Convert mp3 with sample rate 24000Hz to 44100Hz

I have a problem. I have set default sample rate and project sample rate to 44100Hz and 16 bit sample format. I have taken a .wav file with these characteristics (sample rate to 44100Hz and 16 bit sample format) but when I convert it to .mp3 it becomes 24000Hz and 32-bit. I have set in preferences the defaults in “quality” and “file format” tabs to be 44100Hz and 16 bit but it still creates an mp3 with 24000Hz and 32 bit. What’s going wrong?

Thank you very much in advance

I suspect you mean it creates an mp3 with 24000Hz and 32Kbps (not 32 bit), mp3s have a bit rate mesured in kbps, not bit depth.

The unwanted drop in sample rate from the project rate of 44100Hz to 24000Hz when saving as mp3 may be due to the mp3 bit rate selected being too low …
If kbps is  too low it forces a lower sample rate.png
Instructions on how to change (increase) the mp3 bit rate here … MP3 Export garbled - #3 by Trebor

Thank you for your immediate response.

No I mean 16 bit (I am not specialist, but this is what it writes in the window- I have posted a relevant picture).

The kbps I want to be 64kbps. I want the file to be 44100Hz, 16 bit and 64kbps in order to upload to a site which has these specifications. By using the instructions you posted I cannot do this.

Are there any other suggestions on the subject?

Thanks again

Normally it is best to leave Audacity at the default Quality setting of 44100 Hz 32 bit float.
Is there a special reason why you need to set the Quality at 16 bit? (note that the bit depth setting in “Quality” does not affect the bit depth of the exported file).

When you import an MP3 file, Audacity copies the audio data from the file into the Audacity project. The data in the track is not the same data as the file - it is a copy.
The reason for this is that only very limited editing can be done on compressed audio data (such as MP3 files), so Audacity automatically copies the audio into an uncompressed form so that you can do wild and wonderful things to it. What this means is that the numbers shown on the left side of the track do not relate directly to the the format of the file that you imported. Those numbers relate to the copy of the data that is in the Audacity Project.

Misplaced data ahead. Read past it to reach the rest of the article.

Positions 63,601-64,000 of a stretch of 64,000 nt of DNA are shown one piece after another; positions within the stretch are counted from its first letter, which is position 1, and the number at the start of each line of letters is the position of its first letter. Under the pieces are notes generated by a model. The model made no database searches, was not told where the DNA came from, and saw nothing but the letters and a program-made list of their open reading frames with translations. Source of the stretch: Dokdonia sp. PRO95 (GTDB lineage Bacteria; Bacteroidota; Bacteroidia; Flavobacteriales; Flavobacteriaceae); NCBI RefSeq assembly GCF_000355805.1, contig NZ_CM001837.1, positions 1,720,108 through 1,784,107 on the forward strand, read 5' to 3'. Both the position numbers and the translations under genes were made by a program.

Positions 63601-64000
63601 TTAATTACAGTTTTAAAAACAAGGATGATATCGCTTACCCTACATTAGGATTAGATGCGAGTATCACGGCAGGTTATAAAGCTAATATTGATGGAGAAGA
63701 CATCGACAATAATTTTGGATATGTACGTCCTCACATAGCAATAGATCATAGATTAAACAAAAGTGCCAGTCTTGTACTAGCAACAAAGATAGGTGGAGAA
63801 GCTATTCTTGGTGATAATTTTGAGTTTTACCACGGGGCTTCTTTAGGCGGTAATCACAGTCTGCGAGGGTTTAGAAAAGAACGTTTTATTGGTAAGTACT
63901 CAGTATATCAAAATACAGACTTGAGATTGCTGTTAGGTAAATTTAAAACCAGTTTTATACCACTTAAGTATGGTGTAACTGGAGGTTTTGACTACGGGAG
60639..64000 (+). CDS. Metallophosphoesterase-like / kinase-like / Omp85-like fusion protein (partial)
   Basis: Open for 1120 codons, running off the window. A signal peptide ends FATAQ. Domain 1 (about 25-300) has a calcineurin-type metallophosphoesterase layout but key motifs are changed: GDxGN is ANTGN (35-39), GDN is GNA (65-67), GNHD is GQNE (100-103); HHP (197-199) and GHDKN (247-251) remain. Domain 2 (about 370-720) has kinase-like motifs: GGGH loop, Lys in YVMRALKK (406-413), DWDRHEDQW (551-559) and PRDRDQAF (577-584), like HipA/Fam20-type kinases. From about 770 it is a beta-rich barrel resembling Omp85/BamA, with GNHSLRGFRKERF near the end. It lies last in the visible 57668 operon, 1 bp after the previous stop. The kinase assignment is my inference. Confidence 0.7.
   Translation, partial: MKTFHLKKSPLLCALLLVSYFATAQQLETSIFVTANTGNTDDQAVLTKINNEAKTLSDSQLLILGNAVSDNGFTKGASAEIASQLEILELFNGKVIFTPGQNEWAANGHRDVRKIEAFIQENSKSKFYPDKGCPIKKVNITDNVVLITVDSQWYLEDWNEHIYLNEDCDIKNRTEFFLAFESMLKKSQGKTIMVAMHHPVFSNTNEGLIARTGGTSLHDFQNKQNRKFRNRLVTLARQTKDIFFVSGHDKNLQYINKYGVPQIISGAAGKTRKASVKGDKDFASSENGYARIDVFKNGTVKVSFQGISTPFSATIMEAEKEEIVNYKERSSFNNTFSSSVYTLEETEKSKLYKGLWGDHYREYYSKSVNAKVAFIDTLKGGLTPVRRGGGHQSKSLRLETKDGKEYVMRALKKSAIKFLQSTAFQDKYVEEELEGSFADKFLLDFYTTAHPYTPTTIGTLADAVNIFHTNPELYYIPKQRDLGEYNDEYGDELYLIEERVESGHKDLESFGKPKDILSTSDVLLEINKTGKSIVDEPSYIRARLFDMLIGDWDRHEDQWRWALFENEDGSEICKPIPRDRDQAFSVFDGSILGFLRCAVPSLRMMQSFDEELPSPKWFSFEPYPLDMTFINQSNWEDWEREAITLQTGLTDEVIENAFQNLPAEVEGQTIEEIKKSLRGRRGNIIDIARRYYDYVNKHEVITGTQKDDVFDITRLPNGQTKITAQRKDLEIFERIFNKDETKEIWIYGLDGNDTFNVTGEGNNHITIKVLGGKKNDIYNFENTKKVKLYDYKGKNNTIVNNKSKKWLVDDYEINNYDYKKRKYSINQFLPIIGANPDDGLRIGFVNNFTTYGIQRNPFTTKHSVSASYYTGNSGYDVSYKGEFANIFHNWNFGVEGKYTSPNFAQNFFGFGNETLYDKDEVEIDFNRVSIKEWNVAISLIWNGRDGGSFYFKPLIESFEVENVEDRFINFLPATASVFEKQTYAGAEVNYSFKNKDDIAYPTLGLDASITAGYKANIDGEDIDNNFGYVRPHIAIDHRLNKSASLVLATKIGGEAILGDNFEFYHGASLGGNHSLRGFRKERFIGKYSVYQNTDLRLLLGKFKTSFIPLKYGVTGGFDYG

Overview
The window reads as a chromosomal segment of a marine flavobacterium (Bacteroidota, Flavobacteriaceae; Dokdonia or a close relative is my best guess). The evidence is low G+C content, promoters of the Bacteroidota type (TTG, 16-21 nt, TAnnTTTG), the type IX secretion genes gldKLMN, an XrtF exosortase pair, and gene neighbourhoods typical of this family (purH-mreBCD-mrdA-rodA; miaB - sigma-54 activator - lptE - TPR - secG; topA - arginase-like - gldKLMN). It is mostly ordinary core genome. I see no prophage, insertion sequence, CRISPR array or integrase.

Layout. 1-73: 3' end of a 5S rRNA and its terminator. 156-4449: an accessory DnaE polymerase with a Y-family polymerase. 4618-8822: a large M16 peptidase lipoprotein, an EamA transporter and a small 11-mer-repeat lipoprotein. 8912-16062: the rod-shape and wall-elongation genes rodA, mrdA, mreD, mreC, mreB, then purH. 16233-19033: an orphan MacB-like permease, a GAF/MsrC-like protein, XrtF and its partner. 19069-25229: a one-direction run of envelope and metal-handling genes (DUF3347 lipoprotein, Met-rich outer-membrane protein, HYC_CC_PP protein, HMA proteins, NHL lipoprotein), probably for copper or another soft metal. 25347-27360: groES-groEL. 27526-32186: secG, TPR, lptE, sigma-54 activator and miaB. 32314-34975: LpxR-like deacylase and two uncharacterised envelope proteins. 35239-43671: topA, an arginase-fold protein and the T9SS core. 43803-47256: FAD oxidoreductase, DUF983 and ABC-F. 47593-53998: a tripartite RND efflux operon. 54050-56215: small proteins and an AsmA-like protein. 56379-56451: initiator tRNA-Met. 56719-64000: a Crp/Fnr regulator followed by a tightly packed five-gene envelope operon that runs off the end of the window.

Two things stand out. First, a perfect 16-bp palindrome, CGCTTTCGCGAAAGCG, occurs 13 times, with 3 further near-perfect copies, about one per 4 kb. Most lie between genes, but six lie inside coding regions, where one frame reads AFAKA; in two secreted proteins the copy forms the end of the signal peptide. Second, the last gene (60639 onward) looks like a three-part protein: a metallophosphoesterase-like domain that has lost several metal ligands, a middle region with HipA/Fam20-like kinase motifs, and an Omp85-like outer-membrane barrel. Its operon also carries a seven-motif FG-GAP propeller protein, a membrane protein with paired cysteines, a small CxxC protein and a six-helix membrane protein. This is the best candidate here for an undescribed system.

The best way to check the exact format of an audio file is to use a program such as MediaInfo (open source freeware) that can analyse the file. MediaInfo

If you are using Audacity 1.3.12, select 44100 as the Project rate (bottom left corner of the main Audacity window) before you Export.
Then select MP3 as the export format, and click on the “Options” button to set the compression amount to 64 kbps (in the “Constant bit rate” settings).

Can you post the site’s specifications ?

Bit depth does not apply to mp3 files, the only parameters for mp3 are sample rate (e.g. 44100Hz), bit rate (e.g. 64kbps), and the type of encoding, (e.g. constant, variable). Bit depth would be relevant for WAV type files.

Audacity can produce a stereo mp3 with a sample rate of 44100Hz and a bit rate of 64Kbps*, without forcing a downgrade in the sample rate to 24000Hz, e.g. attached with it’s media info, (note no mention of “bit depth” in media info, only “bit rate”).

[* IMO 64Kbps is too low for 44100Hz stereo: the sound quality is noticeably degraded from the original 320Kbps mp3 ].

I did the above, (placed also the project rate at 44100) and it still didn’t work. Then I uninstalled audacity and reinstalled the beta version which it says its better for vista and it worked!! I now have 44100 Hz and 64 kbps .mp3 file.

The site specifications are 44100Hz, 64kbps and 16 bit . It is an internet radio ( in which you can upload broadcasts - unfortunately it’s only in greek.

Thank you anyway!

Or in English via Google translate …

When stating “16 bit” perhaps they are trying to reduce the file size of the submitted mp3 by first reducing the bit depth of the WAV that the mp3 is derived from, (which could be a 32 or 24 bit depth WAV). I’ve tried that and reducing the bit depth of the WAV doesn’t reduce the size of the mp3 derived from it , (at least not when using Audacity with LAMEv3.98.2).

The sound quality of a 64 kbps file will be fairly poor if you start with a stereo track in Audacity (as this will produce a stereo MP3, so the bit rate of each channel will be a lot less than 64 kbps). However, if you have a mono track in Audacity, this will produce a mono MP3 and the sound quality will be significantly better.

In Audacity 1.3.12, stereo tracks can be converted to mono from “Tracks menu > Stereo Track To Mono”